Shanghai Cooperation Organisation (SCO) members issued a declaration, calling the threat of military force and unilateral sanctions against Iran as 'unacceptable.' Iranian President Hassan Rouhani called for a 'swift resolution' to the issue of Tehran's nuclear programme, but said his country will not sacrifice its rights for the sake of a solution.
The summit declaration signed by the SCO members-states on Friday was supported Iran by saying that "the threat of military force and unilateral sanctions against the independent state of [Iran] are unacceptable."
Founded in 2001, in Shanghai, SCO is an intergovernmental security organisation made up of China, Kazakhstan, Kyrgyzstan, Russia, Tajikistan and Uzbekistan. Iran, Afghanistan, India, Mongolia and Pakistan have observer status. It is primarily focused on its member nations' Central Asian security-related concerns, which the organisation has described the main threats as terrorism, separatism and extremism.
Iran has held several round of talks with P5+1 group - Russia, China, UK, France, the US and Germany - to hammer out a solutions on the country's contentious nuclear energy programme.
Some Western countries and Israel allege that the program is aimed at developing nuclear weapons. They have suggested imposing new sanctions on Iran until the country opens up its nuclear sites for international inspection.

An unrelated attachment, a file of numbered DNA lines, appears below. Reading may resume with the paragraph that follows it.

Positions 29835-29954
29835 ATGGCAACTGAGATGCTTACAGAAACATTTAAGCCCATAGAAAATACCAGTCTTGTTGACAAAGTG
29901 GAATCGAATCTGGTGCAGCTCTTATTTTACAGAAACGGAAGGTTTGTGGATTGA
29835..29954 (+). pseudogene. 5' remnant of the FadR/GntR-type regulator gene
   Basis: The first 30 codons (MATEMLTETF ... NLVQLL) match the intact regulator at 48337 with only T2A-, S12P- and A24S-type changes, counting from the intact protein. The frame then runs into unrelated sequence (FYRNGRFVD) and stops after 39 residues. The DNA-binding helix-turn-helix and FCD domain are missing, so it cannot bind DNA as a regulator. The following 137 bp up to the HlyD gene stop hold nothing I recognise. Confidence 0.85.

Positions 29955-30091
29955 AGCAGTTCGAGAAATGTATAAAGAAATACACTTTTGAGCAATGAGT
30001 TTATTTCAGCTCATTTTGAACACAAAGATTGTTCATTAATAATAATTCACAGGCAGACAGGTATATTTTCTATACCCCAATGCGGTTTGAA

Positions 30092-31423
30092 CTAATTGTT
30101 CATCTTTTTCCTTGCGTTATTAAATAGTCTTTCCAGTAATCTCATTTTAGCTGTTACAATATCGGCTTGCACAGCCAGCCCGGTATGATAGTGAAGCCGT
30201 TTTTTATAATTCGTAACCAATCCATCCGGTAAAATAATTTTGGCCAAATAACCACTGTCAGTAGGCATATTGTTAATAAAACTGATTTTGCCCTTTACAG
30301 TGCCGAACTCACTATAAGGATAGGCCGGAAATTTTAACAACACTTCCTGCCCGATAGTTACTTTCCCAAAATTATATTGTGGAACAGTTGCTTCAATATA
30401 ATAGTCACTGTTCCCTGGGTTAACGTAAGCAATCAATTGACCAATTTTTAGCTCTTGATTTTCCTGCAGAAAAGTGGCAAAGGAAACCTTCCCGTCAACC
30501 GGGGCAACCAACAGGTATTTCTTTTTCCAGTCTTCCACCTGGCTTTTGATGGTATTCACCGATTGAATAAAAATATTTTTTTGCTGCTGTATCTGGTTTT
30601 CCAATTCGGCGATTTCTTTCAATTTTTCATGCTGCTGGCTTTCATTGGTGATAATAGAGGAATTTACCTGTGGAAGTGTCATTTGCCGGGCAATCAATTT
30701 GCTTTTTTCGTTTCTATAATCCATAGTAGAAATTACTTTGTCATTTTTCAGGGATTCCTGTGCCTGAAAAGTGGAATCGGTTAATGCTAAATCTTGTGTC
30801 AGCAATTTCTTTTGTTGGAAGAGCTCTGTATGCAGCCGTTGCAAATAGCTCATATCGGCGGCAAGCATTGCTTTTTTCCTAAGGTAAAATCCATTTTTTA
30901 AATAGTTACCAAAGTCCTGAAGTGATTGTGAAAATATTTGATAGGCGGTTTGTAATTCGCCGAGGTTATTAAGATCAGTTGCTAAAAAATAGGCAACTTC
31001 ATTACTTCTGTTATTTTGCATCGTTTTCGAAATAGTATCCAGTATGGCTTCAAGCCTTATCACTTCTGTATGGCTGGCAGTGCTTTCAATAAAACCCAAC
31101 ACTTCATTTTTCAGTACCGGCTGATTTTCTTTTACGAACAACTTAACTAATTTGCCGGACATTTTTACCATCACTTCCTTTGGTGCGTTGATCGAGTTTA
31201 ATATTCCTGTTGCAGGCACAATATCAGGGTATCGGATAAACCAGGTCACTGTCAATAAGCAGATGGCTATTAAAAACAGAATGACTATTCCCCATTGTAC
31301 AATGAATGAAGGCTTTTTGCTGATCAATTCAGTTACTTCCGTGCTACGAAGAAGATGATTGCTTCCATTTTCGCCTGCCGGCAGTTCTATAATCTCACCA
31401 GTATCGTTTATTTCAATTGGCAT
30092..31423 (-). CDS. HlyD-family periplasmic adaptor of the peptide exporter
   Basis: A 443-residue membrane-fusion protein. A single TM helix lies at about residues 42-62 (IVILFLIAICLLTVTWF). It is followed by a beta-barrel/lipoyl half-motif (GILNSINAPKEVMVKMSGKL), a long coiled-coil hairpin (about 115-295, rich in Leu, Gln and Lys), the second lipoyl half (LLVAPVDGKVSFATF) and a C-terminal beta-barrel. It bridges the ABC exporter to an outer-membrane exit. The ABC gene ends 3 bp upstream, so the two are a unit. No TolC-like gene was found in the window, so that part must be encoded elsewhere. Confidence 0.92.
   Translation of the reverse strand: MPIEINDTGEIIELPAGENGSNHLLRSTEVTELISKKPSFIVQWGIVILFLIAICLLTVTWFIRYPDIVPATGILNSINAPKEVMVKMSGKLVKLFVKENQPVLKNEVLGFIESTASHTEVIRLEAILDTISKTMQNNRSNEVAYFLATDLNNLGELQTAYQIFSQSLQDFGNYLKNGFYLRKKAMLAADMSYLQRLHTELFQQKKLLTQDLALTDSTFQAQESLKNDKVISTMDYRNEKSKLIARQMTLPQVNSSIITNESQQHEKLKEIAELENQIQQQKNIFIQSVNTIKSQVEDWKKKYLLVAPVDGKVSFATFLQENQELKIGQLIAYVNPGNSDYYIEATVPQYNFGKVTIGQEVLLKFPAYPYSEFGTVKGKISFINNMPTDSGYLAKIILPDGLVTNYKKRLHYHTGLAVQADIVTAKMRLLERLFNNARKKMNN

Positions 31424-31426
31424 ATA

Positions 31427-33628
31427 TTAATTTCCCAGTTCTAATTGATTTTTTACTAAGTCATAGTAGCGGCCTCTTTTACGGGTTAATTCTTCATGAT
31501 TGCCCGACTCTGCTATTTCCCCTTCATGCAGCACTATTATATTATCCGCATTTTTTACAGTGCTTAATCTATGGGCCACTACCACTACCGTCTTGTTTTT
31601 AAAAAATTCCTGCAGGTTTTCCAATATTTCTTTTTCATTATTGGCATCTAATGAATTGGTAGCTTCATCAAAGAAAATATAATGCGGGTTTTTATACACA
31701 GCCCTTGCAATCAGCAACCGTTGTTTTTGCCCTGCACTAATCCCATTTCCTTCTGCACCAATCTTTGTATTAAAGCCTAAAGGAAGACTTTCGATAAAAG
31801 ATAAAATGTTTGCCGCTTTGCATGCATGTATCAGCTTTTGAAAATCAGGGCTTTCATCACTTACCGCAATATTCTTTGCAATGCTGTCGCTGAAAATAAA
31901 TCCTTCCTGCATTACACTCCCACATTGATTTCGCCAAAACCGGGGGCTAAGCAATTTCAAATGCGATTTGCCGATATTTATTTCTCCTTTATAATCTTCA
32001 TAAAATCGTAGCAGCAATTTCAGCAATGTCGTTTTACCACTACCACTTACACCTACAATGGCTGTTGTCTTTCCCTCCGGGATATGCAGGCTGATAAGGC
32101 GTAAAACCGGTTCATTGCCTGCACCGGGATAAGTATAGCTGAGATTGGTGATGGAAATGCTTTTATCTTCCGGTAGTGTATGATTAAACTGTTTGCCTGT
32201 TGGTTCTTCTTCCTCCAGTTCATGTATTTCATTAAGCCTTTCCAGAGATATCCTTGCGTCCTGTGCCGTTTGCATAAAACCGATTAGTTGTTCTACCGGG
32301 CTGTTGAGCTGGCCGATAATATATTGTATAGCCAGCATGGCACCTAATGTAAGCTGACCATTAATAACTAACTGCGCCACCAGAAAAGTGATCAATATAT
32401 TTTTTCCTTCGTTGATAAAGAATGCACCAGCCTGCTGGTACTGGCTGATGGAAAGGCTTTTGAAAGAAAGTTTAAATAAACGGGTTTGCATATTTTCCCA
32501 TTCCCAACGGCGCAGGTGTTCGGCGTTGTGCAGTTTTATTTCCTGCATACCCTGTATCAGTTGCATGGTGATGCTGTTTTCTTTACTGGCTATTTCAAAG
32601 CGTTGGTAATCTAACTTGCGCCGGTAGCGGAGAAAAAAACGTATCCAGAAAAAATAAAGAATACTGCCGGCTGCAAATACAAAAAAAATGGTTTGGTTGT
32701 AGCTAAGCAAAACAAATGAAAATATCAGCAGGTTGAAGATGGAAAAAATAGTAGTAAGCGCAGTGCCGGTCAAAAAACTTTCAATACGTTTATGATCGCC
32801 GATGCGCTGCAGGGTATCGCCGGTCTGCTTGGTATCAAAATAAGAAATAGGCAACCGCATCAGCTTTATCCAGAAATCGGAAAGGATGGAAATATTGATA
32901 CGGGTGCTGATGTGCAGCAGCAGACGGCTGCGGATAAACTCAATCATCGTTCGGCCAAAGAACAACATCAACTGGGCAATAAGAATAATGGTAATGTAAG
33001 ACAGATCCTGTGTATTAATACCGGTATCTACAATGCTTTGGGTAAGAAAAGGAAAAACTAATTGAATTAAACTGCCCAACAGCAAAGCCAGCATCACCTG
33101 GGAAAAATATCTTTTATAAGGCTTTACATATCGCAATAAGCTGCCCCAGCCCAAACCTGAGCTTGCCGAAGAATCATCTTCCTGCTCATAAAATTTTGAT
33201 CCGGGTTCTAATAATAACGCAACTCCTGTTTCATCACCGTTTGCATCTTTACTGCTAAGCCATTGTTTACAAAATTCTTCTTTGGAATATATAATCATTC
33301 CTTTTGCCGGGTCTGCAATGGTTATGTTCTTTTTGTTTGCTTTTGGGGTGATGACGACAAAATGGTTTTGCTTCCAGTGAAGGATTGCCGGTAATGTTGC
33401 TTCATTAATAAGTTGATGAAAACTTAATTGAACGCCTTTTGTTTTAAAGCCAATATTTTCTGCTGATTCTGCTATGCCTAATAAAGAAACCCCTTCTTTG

Meanwhile in Bishkek, at the SCO summit, Russian President Vladimir Putin backed Iran's nuclear energy programme. In his address, Putin said, "Iran, the same as any other state, has the right to peaceful use of atomic energy, including enrichment operations."
Terming Iran as a "good neighbour" in his meeting with Mr Rouhani on the sidelines of SCO, Mr Putin hoped of further cooperation between the two countries.
"Regarding the Iranian nuclear issue, we want the swiftest solution to it within international norms," said Mr Rouhani
The U.S. and its allies and Israel have been particularly hostile towards Iran's nuclear energy initiatives. They allege that Iran is building nuclear weapons clandestinely.
As reported earlier, Iran is being expected to take a more moderate approach in its confrontation with the West on the nuclear question. Recently, Iran indicated that the new Foreign Minister Mohammad Javad Zarif, an American-educated diplomat who was the country's ambassador to the United Nations from 2002 to 2007, would lead its delegation in talks.
However, not impressed, Israel's Ambassador to the International Atomic Energy Agency (IAEA) Ehud Azoulay says that the change in Iran's presidency does not mean a "change in their (nuclear) policy."
Mr Azoulay stressed that Tehran continues to seek nuclear arms under its newly-elected president.
Iran has always maintained that it has the right to use nuclear technology for peaceful purposes. The country says its nuclear technology is being used to developing energy and medicine.
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